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Crewel (Crewel World, #1)

I can count the days until summer draws to a close and autumn seeps into the leaves, painting them ginger and scarlet. Right now, though the dappled light of mid-afternoon is glorious emerald, and it’s hot on my face. With sun soaking into me, everything is possible.


Incapable. Awkward. Artless.  That’s what the other girls whisper behind her back. But sixteen-year-old Adelice Lewys has a secret: She wants to fail.  Gifted with the ability to weave time with matter, she’s exactly what the Guild is looking for, and in the world of Arras, being chosen to work the looms is everything a girl could want. It means privilege, eternal beauty, and being something other than a secretary. It also means the power to manipulate the very fabric of reality. But if controlling what people eat, where they live, and how many children they have is the price of having it all, Adelice isn’t interested. Not that her feelings matter, because she slipped and used her hidden talent for a moment. Now she has one hour to eat her mom’s overcooked pot roast. One hour to listen to her sister’s academy gossip and laugh at her dad’s jokes. One hour to pretend everything’s okay. And one hour to escape. Because tonight, they’ll come for her.”


Crewel certainly isn’t a hugely creative science fiction novel as the book claims; it has all the usual dystopian elements of an authoritative government controlling who you marry, where you live, etc., but it does have some interesting aspects, most notably the description, something most fast-paced YA novels don’t have because the author thinks the reader will lose interest. Not so here. I mean, the first paragraph is description, and so is the second. And while the writing wasn’t great, I do admire Albin for trying to add a bit more to the novel rather than just sheer suspense. The main part of the plot is somewhat unique, but it’s not really explained until later on: the Spinsters who weave time and manipulate reality. That was quite interesting and it originally drew me into the novel. Adelice’s parents don’t like the system, and they’ve trained her, despite her talent, to hide it. But she slips up, and is taken away to be a Spinster, a position all the other girls covet. The rebounding process that Adelice has to go through in particular was quite unique. I’d never read anything quite like it, with the threads of time being woven so that people can effectively travel without moving a muscle. Of course, there is another typical part to the plot; Adelice is different from all the other Spinsters, more powerful and dangerous than they are.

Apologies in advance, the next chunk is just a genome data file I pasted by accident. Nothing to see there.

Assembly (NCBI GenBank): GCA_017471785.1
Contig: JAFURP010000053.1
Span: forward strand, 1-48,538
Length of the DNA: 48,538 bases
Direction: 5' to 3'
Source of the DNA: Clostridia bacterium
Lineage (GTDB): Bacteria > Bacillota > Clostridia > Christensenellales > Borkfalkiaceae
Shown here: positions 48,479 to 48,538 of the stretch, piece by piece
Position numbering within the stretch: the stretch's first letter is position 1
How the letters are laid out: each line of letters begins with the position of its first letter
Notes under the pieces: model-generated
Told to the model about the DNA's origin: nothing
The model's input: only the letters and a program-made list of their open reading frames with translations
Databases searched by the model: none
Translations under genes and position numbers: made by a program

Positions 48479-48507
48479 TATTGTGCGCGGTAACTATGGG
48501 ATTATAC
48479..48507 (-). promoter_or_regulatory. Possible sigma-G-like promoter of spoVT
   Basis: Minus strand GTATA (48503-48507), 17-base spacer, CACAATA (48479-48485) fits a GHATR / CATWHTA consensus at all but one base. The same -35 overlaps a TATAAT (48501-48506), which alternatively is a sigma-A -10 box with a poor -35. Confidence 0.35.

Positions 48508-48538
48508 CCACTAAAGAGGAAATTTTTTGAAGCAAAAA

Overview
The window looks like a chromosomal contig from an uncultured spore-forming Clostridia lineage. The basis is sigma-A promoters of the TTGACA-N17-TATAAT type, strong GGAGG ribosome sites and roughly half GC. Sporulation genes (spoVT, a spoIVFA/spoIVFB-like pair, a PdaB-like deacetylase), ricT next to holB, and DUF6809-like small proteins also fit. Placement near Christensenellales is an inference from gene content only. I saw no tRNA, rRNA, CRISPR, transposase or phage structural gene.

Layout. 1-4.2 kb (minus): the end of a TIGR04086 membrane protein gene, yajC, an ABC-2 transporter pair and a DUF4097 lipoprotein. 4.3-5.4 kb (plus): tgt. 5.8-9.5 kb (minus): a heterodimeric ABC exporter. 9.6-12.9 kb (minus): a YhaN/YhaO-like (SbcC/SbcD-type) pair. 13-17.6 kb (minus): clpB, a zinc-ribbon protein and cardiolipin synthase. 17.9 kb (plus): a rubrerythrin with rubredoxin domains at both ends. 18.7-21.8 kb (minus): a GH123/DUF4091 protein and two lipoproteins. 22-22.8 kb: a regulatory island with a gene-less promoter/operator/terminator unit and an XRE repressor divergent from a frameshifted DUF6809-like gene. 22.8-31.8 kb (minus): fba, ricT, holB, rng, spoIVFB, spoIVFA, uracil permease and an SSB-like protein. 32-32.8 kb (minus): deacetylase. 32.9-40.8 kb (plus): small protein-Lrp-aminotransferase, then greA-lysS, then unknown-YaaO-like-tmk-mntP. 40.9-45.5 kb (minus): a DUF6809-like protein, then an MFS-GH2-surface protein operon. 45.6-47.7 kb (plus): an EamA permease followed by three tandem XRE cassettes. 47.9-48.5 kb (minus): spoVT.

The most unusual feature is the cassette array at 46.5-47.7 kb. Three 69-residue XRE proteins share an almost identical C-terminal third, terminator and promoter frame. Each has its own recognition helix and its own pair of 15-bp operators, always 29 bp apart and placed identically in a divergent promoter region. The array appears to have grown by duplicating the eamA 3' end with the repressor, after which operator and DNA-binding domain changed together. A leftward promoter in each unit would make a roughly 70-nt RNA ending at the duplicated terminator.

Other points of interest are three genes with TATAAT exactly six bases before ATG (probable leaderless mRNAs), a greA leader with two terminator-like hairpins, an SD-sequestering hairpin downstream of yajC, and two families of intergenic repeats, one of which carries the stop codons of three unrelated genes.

What I didn’t understand was why Adelice slipped so easily. There may be some small part of her that wants to, yes, but she knows that once she is chosen, she can’t ever see her family again, and that she certainly doesn’t want. Besides, Adelice’s parents have trained her for years to hide the talent that she has, to be “incapable, awkward, artless.” It didn’t seem plausible that in one instant, she could forget all of that. For much of the book the reader also doesn’t know exactly what happened at the Testing, just that Adelice messed up. Later it’s kind of explained.


Parts of Crewel were definitely quite chilling, especially when Adelice first arrives at the compound, which is basically a web of illusions and fake windows.There’s also the fact that each person is represented by a thread, and these threads are altered and removed with mechanical precision. Calling people threads makes it sound less bad, and none of the other girls seem to question any of itThe compound sounded like an awful, awful place, where everyone looks perfect but is trapped forever to do the work of Arras and the Guild. Adelice also learns about the Creweler, the head organizer. She doesn’t want to become one of these perfectly unsettling people, but she really doesn’t have much of a choice.


I found Adelice a little insensitive at times. For example, at the orientation, Adelice says, “I almost feel sorry that some of them have left everything they know and love behind to wind up as servants. Almost.” This seemed a bit cruel to me, even if those girls did want to leave and are embracing their new lives. You’d think Adelice would have a bit more sympathy, especially since she loses her beloved family too.

I didn’t love Crewel though, mainly because of the romance, which predictably was a love triangle. Please, can we cool it with those? Apparently not, because there is one, and I really disliked it. The world that Gennifer Albin created was interesting enough without romance; that whole element could have been taken out or at least less emphasized. I was expecting it, but it was still disappointing. I did enjoy the world and the story though. I suppose Crewel is worth reading, but it got kind of muddled in the later sections, and I’m glad I checked it out of the library.

357 pages.


Rating: 3.5 stars.

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